Truckee River Fishing Report- Watch Those Temps

Truckee River

Truckee River Brown Trout caught on a Wet Fly.

by Bearfish Alliance Staff

Well, it’s been a scorcher outside and we are all feeling it, including the trouts. With the low flows and lower water levels you will have to practice discipline on the water to help ensure that we have a great fishery when the fall and winter hit. When the water heats up trout lose the ability to recover quickly after a fight, and the higher the temps the higher the chance your catch won’t make it. Here are some suggestions to help you determine when are where to fish, or not to fish:

Fish Early – On Saturday I was able to find a pod of Brown’s resting in 62 degree water, however by 7:30am the water temp had already risen to 63.5 degrees… I walked away early. Usually your early morning temps will be some of the coolest with the cooler night air helping settle it down. 

Water Temps – Under 63 you are pretty good to go. Once you start hitting that 65 degree mark you should be considering catch and keep, and once they hit 68 you are pretty much in lethality range. Invest in a thermometer, you will find it useful now and year round.

Netting Fish – Keep them in the water, don’t handle them if you don’t have to. Keep them in the net and use your hemostats or what not to take out that hook (This is were fishing barbless is an additional means of preserving the trouts integrity)

Fly Fishing Rods – Go up in rod weight and tippet size. Minimum 5wt, 6wt is ideal. 10ft rods and switch rods are perfect for this. Its important to get the fish in as quick as possible with out overstressing them. Leave the lightweight rods at home! Our favorite this time of year (and all year) is the Loop 7X 5wt and 7wt in 10ft and Switch…..and our favorite dry fly and wet fly rig lately is the Loop Q 5wt in 10ft…if you need one we got em!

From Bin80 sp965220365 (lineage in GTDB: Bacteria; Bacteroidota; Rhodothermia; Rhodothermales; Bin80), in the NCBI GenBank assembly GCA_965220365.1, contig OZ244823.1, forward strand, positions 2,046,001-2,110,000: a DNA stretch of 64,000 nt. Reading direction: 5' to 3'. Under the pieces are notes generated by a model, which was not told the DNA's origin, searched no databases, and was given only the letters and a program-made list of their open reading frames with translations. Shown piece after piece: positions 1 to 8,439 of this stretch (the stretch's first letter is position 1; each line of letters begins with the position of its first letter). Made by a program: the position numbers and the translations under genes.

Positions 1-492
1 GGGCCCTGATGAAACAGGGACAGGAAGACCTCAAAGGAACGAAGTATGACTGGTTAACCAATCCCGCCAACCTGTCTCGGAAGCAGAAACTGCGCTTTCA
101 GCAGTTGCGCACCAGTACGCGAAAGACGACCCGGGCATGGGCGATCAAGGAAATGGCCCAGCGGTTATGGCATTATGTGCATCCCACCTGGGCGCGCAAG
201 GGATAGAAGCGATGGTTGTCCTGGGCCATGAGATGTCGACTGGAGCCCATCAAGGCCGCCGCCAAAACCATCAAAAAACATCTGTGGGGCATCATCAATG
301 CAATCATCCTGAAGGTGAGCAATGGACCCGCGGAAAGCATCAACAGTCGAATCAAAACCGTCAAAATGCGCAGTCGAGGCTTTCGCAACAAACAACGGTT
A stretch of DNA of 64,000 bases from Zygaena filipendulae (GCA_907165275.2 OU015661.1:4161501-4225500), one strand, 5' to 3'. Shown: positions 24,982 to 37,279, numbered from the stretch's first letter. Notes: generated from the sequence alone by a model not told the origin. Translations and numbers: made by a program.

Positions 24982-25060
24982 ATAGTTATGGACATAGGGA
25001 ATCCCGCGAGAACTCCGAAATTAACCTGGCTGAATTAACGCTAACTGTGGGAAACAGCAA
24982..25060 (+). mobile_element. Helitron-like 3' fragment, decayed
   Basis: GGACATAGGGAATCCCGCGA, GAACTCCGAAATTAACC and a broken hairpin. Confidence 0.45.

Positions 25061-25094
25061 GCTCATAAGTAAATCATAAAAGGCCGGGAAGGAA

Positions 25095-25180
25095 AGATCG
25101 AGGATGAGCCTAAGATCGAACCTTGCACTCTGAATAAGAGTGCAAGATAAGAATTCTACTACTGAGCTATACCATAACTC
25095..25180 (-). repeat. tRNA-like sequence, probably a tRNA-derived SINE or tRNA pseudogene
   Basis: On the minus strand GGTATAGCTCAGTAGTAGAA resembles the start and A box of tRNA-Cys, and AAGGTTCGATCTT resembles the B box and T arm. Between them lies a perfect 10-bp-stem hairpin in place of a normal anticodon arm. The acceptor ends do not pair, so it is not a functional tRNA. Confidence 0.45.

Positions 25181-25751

Move up River – The downstream sections are going to be warmer in NV, so look for cooler water by moving up river into the Cali side. The Little Truckee offers great fishing as well, but make sure you check flows and watch for crowding as it can get popular in hot weather.

Explore Stillwaters and Warm Water Species – We have a good amount of waters that offer Smallmouth Bass (Which are a Blast!), Largemouth, and Carp. NV and Cali also offer a plethora of higher altitude still waters that will offer great fishing for Trouts. Prosser Reservoir, Boca, Stampede, Twin Lakes, Virginia Lakes, Hobart, etc. 

Consider the fact that even of you catch a fish and release it in the 65 degree range that through the course of the day that trout will not be able to recover since the river temps rise throughout the day, and its chances of surviving are low. Sometimes it can take days for this to happen, and studies conducted by Montana State University have shown mortality rates increase significantly at and above 68 degrees. Personally, I have already seen markers of this in the Downtown and Rock park area; fish with handling marks and belly up….and this was a few weeks ago when temps were a tad cooler. 

So, with all that being said if the temps are looking good make sure you source out the riffles and well oxygenated water. You will be surprised in how fast and shallow of water the trout will hold in, especially rainbows. Deep pools will also be productive as fish are trying to source the coolest water possible. Big fan of using wet flies this time of year, and patterns that have been working are the standard peacock hackle, purple haze, and partridge hackles in orange, white, yellow, and light olive in 14-16. 

We are looking at running some mountain stillwater trips this summer, so if you are interested reach out to us at 

Contact BearFish Alliance at (775) 622-2970 or email [email protected]